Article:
Center Yourself

My journey through my Quaker faith and education all started in nursery school. I went to a small Quaker nursery school. It’s the kind of place where I sat on my teacher’s lap, and the room was filled with worn wooden blocks with a certain cozy smell I can still remember. There’s a beautiful meetinghouse on the property, and a couple times a year, the meeting would invite the children at the school to join them for meeting for worship. I don’t remember what I felt the first time I walked into the meetinghouse, but today, I walk in and am consumed with a warm feeling, seeing the old benches and wood, smelling the history that has existed there for hundreds of years.

The first time I sat through a meeting for worship was rough. I was fidgeting, looking around the room at everyone multiple times, and not able to center myself. My mom told me to center myself, but I didn’t even know what that meant.

We gradually kept coming back to meeting, and eventually became regular attenders. The meeting was very inviting and open to us, which made us feel comfortable there. After nursery school, I went on to attend another Quaker school, and that is when I really started to understand Quakerism. I came to understand the proper meeting behavior, and I really embraced being there.

The meeting that my family attended varied from the one at school. In school, people were whispering during worship, even the seventh and eighth graders. At the meeting my family attended on Sundays, it was always very quiet and no one talked unless they stood up. I noticed my own behavior was different, too. At school, my best friend whispered to me, and of course I whispered back. We got in trouble, but we were so inseparable that it didn’t matter so much to us, because we could not stop talking to each other for even half an hour. At the meeting my family attended, I was really silent, besides some very soft whispers to my mom. The whisper to my mom was always something relevant in my mind, even if it seemed like the most irrelevant thing to anybody else.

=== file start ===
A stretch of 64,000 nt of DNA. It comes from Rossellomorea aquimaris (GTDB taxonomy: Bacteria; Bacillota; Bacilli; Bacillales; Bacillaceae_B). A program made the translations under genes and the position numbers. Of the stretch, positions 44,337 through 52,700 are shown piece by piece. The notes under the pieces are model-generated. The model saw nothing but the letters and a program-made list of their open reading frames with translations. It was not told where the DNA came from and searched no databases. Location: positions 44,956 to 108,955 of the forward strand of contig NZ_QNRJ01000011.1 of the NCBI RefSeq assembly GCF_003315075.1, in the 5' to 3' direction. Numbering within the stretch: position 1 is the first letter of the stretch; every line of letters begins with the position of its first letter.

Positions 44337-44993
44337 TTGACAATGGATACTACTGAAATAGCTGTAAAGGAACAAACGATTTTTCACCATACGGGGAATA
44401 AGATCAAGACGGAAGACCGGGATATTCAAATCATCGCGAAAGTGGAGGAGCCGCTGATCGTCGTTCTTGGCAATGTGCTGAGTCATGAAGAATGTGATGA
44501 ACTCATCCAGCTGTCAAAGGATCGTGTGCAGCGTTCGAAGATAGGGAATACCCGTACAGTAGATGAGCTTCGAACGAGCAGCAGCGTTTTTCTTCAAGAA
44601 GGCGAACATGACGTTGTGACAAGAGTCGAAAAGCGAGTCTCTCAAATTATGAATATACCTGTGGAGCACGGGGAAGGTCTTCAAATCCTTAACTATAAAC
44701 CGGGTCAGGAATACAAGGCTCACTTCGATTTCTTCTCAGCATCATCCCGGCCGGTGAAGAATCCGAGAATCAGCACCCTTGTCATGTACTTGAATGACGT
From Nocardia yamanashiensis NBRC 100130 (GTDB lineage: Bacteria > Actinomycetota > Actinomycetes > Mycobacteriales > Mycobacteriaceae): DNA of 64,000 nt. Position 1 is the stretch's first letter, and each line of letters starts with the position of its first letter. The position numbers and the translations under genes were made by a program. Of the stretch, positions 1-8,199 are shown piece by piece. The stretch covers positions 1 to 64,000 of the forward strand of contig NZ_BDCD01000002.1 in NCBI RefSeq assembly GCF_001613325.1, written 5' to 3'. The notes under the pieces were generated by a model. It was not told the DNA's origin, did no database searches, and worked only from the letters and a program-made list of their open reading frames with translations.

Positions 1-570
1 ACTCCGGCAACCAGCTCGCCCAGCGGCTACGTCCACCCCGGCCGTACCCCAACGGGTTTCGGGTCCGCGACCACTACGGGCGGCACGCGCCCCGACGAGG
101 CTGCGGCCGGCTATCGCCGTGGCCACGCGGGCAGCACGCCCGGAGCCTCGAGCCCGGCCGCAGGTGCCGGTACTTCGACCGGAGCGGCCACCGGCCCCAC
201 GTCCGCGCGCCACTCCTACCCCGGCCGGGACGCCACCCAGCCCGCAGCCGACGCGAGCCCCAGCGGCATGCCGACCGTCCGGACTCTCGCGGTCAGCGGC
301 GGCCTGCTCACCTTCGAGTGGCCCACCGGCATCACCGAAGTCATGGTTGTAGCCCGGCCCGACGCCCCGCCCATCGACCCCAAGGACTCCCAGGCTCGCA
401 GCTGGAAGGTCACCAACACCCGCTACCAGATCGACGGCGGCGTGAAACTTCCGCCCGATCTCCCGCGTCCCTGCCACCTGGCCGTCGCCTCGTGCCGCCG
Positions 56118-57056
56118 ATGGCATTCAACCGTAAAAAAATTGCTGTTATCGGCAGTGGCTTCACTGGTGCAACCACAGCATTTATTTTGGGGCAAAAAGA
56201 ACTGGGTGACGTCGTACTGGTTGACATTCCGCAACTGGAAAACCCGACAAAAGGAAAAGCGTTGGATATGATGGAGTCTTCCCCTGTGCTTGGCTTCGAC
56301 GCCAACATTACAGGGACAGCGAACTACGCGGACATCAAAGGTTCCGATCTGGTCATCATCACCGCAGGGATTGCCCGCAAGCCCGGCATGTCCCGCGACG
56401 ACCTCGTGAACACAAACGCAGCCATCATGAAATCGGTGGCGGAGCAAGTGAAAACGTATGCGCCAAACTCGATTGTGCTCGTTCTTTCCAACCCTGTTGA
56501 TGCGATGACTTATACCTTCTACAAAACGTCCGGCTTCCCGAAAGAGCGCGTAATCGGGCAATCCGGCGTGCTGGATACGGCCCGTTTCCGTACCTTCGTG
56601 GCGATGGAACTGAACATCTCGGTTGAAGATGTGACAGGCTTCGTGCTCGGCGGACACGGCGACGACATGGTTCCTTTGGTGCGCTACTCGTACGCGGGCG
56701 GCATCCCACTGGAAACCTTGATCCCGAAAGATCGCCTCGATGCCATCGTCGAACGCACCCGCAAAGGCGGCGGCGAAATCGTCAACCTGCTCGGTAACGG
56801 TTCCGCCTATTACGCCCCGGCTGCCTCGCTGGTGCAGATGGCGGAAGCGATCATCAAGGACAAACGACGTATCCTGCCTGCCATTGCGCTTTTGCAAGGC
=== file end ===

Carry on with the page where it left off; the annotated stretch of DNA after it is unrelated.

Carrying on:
When I was in fourth grade, we started attending Philadelphia Yearly Meeting annual sessions. Every person there was very welcoming, and more than willing to help us out. I was with a group of kids that were kind and fun to be around. We also started to go to the quarterly meetings, and we liked attending those, too. Third grade was when I learned the Quaker testimonies of simplicity, peace, integrity, community, equality, and stewardship. After this, I tried to weave these things into my way of life. I started to live more simply, realizing all of the stuff I didn’t need, which I donated to kids that need it more than me. My family started to participate more in helping out the community. I am very grateful that Quakerism has taught me to see the light in every person, regardless of what their race is, where they come from, and who they are.

Now that I am older, I do my best to incorporate the Quaker testimonies into my everyday life. I do not know where my future is headed, but I do see Quaker faith being a big part of my life to come. Now when my mom tells me to center myself, I know exactly what that means. In fact, my mom doesn’t say it to me anymore, for I have learned to center myself on my own.

Read more: Student Voices Project 2018

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